A new study from researchers at the University of North Carolina describes how they used PAPupuncture to deliver long-lasting pain relief by exploiting the molecular mechanism behind acupuncture. While working with animal models, the scientist found that by injecting PAP into the popliteal fossa, the Weizhong acupuncture point, pain relief lasted 100 times longer than traditional acupuncture treatment.
Scientists at the University of North Carolina at Chapel Hill have identified a new way to deliver long-lasting pain relief through an ancient medical practice.
In an article published in the April 23 online edition of Molecular Pain, UNC researchers describe how exploiting the molecular mechanism behind acupuncture resulted in six-day pain relief in animal models. They call this new therapeutic approach PAPupuncture.
Principal investigator Mark J. Zylka, PhD, associate professor in the Department of Cell and Molecular Physiology and the UNC Neuroscience Center, said this is a promising study that moves his lab’s work with prostatic acid phosphatase, known as PAP, towards translational research.
Several years ago, Zylka and members of his lab documented how injecting PAP into the spine eased chronic pain for up to three days in rodents. The only problem was PAP’s delivery.
“Spinal injections are invasive and must be performed in a clinical setting, and hence are typically reserved for patients with excruciating pain,” said Zylka. Though he had never received acupuncture or researched traditional Chinese medicine, Zylka said recent research showing how acupuncture relieved pain caught his eye.
“When an acupuncture needle is inserted into an acupuncture point and stimulated, nucleotides are released. These nucleotides are then converted into adenosine,” said Zylka. Adenosine has antinociceptive properties, meaning adenosine can decrease the body’s sensitivity to pain. The release of adenosine offers pain relief, but for most acupuncture patients that relief typically lasts for a few hours.
“We knew that PAP makes adenosine and lasts for days following spinal injection, so we wondered what would happen if we injected PAP into an acupuncture point?” Zylka said. “Can we mimic the pain relief that occurs with acupuncture, but have it last longer?”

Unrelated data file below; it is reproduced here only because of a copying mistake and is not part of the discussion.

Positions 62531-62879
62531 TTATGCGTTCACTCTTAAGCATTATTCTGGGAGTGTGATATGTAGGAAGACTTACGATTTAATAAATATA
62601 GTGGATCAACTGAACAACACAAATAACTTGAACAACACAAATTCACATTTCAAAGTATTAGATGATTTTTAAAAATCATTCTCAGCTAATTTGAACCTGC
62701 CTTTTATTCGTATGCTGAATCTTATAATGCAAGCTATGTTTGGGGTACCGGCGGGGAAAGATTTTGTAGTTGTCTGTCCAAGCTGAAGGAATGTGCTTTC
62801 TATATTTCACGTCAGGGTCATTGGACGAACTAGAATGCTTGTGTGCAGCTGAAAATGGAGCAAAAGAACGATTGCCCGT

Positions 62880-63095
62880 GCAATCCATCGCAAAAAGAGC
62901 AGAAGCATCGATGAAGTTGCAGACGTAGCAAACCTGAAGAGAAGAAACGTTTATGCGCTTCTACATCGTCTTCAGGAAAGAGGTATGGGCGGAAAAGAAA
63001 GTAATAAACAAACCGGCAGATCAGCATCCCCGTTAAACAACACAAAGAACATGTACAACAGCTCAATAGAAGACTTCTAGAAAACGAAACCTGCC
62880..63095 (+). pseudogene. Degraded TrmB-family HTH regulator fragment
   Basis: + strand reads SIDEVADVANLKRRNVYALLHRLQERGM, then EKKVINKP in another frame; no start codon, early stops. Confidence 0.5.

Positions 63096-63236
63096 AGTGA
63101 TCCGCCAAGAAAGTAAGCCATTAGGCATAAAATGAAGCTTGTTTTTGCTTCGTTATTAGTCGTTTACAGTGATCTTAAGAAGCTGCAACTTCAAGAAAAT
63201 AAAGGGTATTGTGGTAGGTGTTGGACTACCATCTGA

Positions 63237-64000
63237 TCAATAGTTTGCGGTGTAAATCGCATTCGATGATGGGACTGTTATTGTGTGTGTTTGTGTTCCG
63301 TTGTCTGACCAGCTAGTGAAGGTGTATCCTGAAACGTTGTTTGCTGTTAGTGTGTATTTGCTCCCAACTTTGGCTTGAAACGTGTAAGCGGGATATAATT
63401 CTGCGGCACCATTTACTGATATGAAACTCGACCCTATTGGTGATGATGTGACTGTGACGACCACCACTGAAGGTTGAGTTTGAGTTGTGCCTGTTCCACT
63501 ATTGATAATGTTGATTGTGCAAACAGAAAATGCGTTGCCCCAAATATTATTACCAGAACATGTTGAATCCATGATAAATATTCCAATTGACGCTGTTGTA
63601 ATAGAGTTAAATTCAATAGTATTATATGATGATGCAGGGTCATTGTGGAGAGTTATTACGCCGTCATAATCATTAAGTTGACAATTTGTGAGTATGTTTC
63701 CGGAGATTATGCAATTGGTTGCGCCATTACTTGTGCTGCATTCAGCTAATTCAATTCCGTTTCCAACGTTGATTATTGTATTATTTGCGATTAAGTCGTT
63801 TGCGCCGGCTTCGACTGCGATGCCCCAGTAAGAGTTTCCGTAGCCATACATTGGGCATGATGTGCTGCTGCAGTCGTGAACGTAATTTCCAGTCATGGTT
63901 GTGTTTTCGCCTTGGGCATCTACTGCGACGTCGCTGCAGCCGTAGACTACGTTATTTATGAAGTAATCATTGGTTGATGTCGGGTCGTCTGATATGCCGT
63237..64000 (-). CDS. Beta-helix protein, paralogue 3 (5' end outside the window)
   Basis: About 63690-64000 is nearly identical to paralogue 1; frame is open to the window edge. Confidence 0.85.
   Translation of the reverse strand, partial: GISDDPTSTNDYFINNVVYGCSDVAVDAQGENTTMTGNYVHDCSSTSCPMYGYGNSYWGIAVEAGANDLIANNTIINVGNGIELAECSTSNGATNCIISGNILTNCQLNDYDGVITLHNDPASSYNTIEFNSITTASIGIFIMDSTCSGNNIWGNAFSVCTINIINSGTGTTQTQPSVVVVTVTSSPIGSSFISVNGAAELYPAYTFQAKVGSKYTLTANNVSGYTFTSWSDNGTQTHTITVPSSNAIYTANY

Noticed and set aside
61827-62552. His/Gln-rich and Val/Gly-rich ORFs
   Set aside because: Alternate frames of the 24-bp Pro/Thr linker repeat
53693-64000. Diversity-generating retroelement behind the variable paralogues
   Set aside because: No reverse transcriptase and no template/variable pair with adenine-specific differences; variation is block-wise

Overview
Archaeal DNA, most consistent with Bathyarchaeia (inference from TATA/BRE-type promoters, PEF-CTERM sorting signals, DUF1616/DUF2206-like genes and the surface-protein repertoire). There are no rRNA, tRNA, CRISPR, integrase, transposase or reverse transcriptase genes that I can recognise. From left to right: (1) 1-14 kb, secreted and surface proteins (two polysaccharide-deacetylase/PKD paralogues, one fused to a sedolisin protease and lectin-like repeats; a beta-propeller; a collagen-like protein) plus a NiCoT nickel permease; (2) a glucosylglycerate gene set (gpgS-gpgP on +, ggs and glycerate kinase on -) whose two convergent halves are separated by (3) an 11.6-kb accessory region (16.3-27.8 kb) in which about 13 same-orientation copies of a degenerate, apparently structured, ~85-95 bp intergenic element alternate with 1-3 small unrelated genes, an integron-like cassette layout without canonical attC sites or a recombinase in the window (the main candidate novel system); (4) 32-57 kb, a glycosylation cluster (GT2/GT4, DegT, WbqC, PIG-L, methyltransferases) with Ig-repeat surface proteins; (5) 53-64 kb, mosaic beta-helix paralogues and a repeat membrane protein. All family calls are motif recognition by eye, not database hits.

To find out, Zylka and his lab injected PAP into the popliteal fossa, the soft tissue area behind the knee. This also happens to be the location of the Weizhong acupuncture point. Remarkably, they saw that pain relief lasted 100 times longer than a traditional acupuncture treatment. What’s more, by avoiding the spine the researchers could increase the dose of PAP. A single injection was also effective at reducing symptoms associated with inflammatory pain and neuropathic pain.
“Pinning down the mechanisms behind acupuncture, at least in animal models, was critical,” said Zylka. “Once you know what chemicals are involved, you can exploit the mechanism, as we did in our study.”
The next step for PAP will be refining the protein for use in human trials. UNC has licensed the use of PAP for pain treatment to Aerial BioPharma, a Morrisville, N.C.-based biopharmaceutical company.
Zylka said PAP could be applicable to any area where regional anesthesia is performed to treat pain. And PAP has the potential to last longer than a single injection of local anesthetic—the class of drugs used in regional anesthesia.
“When it comes to pain management, there is a clear need for new approaches that last for longer periods of time,” said Julie Hurt, PhD, a postdoctoral fellow in Zylka’s lab.
Reference: “PAPupuncture Has Localized and Long-Lasting Antinociceptive Effects in Mouse Models of Acute and Chronic Pain” by Julie K Hurt and Mark J Zylka, 1 January 2012, Molecular Pain.
Zylka co-authored the paper with Hurt. The research was undertaken at UNC and was supported by the National Institute of Neurological Disorders and Stroke, a component of the National Institutes of Health.
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